2020 is certainly off to a dynamic start as much for our country as for the Chamber and its activities.
Prime Minister Mitsotakis’s official visit to Washington in early January confirmed the strong ties and growing cooperation between Greece and the United States, a relationship in which the Chamber has played a significant role through its continuous work in both countries and through its involvement in the strategic dialogue between them. A delegation from our Chamber was in Washington for the PM’s visit, participating in many of the events, and using the occasion to sign an agreement with the Atlantic Council for the development of a study that will highlight and promote the prospects of a wider energy alliance between the U.S. and Greece, the multiple benefits of energy developments in the Eastern Med, and the prospects for broader economic collaborations in the region.
Also in January, our Chamber hosted a formal dinner for the Prime Minister, which was attended by a large number of distinguished guests and which included a lively open dialogue between Prime Minister Mitsotakis and AmCham President Nikolaos Bakatselos on timely and important issues of concern to the economy, the business environment, and bilateral relations between Greece and the United States.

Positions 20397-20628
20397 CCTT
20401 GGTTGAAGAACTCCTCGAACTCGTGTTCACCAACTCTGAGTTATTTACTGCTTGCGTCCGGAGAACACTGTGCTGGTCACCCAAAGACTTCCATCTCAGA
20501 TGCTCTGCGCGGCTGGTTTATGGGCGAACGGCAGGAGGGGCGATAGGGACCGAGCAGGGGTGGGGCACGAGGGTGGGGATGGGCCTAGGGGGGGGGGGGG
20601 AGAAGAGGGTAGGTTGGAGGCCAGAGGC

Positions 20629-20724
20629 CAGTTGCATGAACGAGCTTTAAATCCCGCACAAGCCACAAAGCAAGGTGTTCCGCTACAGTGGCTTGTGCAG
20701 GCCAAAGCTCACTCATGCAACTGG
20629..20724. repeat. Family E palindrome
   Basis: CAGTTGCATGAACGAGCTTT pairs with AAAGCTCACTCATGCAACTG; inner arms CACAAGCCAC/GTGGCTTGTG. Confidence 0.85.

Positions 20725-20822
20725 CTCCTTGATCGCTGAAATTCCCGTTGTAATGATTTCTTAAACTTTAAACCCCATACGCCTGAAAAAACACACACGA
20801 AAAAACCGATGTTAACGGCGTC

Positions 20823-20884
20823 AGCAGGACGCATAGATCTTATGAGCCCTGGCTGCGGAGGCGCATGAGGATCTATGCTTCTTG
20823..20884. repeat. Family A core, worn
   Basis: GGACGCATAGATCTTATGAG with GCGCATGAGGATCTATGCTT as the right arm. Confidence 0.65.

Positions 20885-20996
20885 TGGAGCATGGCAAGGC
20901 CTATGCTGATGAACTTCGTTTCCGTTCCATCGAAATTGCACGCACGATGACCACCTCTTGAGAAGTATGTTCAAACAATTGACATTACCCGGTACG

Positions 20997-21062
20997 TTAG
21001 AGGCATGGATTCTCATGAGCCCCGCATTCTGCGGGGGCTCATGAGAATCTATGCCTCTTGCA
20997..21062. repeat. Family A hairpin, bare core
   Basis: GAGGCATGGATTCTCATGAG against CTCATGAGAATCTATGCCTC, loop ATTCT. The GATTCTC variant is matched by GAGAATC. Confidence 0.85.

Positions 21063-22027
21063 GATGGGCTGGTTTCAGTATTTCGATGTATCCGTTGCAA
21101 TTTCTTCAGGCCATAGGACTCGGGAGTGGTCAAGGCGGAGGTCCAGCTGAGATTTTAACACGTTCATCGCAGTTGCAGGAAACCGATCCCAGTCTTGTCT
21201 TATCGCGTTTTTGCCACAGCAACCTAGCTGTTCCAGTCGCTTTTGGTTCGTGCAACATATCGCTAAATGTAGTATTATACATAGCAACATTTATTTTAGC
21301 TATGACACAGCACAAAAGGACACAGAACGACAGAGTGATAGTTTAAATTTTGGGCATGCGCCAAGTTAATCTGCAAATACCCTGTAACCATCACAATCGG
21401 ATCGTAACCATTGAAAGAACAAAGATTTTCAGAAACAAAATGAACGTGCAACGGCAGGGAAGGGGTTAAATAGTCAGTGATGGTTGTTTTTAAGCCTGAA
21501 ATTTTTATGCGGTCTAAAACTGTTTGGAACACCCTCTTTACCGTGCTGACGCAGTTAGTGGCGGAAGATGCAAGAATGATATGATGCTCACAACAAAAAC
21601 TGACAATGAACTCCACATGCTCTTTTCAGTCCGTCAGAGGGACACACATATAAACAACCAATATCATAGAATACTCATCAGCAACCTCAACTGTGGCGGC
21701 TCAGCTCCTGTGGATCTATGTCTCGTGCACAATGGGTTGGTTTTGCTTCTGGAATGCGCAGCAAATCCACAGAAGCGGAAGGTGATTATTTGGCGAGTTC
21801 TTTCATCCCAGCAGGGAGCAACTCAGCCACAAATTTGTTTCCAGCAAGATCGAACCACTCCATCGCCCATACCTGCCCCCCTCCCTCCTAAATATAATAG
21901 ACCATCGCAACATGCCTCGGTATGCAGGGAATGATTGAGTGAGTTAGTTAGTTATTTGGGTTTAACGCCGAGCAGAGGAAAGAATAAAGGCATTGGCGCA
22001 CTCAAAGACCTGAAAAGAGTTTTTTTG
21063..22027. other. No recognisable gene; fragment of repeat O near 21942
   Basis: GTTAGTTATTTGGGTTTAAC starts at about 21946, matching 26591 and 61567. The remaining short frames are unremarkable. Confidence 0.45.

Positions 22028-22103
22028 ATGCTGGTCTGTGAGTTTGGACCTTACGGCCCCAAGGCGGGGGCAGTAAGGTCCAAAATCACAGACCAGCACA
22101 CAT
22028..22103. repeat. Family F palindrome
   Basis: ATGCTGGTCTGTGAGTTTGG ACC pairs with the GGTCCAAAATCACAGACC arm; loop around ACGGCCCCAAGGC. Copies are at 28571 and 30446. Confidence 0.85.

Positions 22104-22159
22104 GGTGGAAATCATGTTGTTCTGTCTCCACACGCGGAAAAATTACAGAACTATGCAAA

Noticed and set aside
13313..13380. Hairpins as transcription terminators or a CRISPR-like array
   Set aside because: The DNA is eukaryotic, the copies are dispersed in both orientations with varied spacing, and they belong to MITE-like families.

As these events set a positive tone for the year ahead, it is important to remember that these kinds of positive developments, growth and prosperity require commitment, hard work, and solid foundations. Indeed, 2020 comes with much promise, but also with many challenges. Unfolding geopolitical developments require calmness and well thought out moves in parallel with a clear, multidimensional strategy for showcasing the country’s advantages across sectors and levels.
While Greece’s improved ratings in international markets send a positive signal for attracting investment, turning these into stable, permanent conditions requires substantial reforms, only a handful of which are already underway. When setting out to run a race or summit a mountain, one must get rid of the things that weigh one down, or risk fatigue, exhaustion, and ultimately even failure. Unfortunately, Greece has not yet done away with many of the things that hold it back, unnecessary relics of the past that still permeate its society and institutions. The longer we take to deal with these and the longer we let potential political costs dictate our actions, the more these burdens become entrenched, bringing fatigue and disappointment to a country that’s eager to step into its future.
Looking to the future, our Chamber, through its rich program of activities, initiatives and recommendations, will continue to remind all stakeholders what is needed to truly turn a new leaf.
Best wishes for a happy, creative and prosperous New Year.